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PWR 1JSA: The Rhetoric of Plants

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Plants are all around us. They are in the food we eat, from lettuce in your salad to feed for the cow that produced your steak. They are in the human environment, from the potted succulent on your desk to the street tree providing shade in an urban environment. And they define the natural world, from towering redwood trees to vibrant meadows of wild flowers.

Despite this ubiquity, or perhaps because of it, we often don’t pay much attention to the plants around us. However, in this class we will refocus our attention on plants, using them as a lens to explore, research, and write about different aspects of our world. For example, we will study how new scientific ideas are communicated and accepted by studying the work of maize geneticist and Nobel laureate Barbara McClintock. We will explore Lysenkoism, the politicization of agricultural science in the Soviet Union, drawing parallels to modern day climate change science, and we will dive into the research on urban tree coverage to see how plants can be a marker for social inequality.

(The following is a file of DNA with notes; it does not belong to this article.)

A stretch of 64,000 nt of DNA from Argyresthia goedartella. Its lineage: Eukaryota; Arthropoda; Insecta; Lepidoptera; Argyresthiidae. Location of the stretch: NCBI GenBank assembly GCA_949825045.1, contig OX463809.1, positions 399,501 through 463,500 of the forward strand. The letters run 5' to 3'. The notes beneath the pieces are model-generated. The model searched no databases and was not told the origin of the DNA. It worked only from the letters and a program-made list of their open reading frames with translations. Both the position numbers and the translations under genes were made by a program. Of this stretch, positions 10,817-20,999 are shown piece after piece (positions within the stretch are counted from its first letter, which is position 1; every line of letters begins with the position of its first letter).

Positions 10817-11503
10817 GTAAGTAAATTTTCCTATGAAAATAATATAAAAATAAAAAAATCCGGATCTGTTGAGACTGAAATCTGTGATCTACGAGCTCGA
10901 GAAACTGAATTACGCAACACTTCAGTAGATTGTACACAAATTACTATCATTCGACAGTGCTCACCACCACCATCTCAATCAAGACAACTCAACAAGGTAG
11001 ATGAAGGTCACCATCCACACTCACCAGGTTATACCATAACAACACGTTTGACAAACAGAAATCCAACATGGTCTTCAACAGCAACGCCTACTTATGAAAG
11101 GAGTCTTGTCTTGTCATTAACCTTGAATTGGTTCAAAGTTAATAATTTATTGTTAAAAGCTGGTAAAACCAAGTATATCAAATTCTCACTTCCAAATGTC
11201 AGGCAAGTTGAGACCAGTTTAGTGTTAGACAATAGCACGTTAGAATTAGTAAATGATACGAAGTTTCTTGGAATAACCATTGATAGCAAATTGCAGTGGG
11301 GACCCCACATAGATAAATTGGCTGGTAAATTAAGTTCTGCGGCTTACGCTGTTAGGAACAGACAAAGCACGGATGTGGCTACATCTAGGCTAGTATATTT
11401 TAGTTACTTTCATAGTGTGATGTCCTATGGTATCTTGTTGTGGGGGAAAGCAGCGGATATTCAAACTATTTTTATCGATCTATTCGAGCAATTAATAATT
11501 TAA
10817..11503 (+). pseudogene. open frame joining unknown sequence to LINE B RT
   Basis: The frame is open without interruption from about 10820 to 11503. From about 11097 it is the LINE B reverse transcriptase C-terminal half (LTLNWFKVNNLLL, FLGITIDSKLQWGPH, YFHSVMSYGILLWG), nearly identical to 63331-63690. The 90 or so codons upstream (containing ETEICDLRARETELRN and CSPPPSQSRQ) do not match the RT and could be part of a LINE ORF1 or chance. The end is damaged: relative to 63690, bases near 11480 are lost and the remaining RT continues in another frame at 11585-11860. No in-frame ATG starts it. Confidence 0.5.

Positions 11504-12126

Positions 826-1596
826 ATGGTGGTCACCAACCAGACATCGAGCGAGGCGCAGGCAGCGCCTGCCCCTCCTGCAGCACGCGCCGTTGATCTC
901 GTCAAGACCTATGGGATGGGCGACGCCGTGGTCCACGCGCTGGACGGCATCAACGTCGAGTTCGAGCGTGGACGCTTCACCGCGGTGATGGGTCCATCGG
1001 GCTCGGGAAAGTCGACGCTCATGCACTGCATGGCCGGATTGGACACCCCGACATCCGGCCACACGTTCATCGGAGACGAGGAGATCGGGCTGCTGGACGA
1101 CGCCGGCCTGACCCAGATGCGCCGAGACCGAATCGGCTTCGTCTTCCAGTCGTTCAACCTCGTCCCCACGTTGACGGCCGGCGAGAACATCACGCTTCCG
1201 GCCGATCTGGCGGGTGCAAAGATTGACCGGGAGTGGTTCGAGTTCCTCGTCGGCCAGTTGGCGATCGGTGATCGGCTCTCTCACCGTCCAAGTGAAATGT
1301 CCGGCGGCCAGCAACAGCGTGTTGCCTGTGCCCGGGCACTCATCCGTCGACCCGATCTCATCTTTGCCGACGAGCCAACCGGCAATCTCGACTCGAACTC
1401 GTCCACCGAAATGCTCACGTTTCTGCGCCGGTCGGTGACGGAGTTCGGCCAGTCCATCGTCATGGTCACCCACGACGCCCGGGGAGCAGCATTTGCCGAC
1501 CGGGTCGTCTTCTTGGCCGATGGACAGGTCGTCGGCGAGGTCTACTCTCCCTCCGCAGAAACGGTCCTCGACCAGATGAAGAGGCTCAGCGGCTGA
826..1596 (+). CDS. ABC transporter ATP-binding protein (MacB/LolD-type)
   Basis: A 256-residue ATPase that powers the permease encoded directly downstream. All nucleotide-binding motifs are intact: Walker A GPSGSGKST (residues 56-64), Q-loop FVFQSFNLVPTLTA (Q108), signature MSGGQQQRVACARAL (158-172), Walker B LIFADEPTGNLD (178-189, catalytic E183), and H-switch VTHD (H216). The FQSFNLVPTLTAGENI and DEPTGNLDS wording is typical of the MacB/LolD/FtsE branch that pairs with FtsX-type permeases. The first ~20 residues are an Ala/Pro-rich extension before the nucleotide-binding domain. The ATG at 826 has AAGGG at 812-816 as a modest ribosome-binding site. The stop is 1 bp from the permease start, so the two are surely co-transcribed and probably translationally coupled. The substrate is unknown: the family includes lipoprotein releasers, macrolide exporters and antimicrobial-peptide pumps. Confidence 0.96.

Building off these examples and others, you will identify your own “plant lens” with which to explore some aspect of the world. Using this lens, you will engage with all aspects of the research and writing process, from identifying questions, to finding and evaluating sources, to drafting, receiving feedback, and revising. By the end of this course you will view the plants in your environment, and the research and writing process, with a new perspective.

Main Assignments

Rhetorical Analysis

(1500-1800 words; 5-6 pages) In this assignment, you will analyze a text to determine the rhetorical strategies used to communicate a message about plants to a specific audience. For example, you could write about the Radiolab podcast “From Tree to Shining Tree,” showing how the authors use storytelling techniques and appeals to wonder to present plant science in an engaging way.

Texts in Conversation

(1800-2400 words, 6-8 pages) After thinking rhetorically about how texts are constructed, you will next research a plant-related topic in which you are interested, identifying your “plant lens,” and synthesizing your findings of the current state of the research conversation. For example, you could research the debate around genetically modified plants to explore how we define what is “natural,” or you could explore the problem of food deserts, places where fresh fruit and vegetables aren’t readily available.

Research-Based Argument

(3600-4500 words; 12-15 pages) For your final project, you will expand the research conversation identified in the Texts in Conversation assignment, adding in your own research and analysis. For example, you could add to the conversation on genetically modified plants with an analysis of how these foods are discussed on health and wellness blogs. Or, you could explore possible solutions to the problem of food deserts by researching the work of local urban garden collectives. This research paper will also demonstrate understanding of genre conventions and rhetorical strategies identified in the Rhetorical Analysis assignment.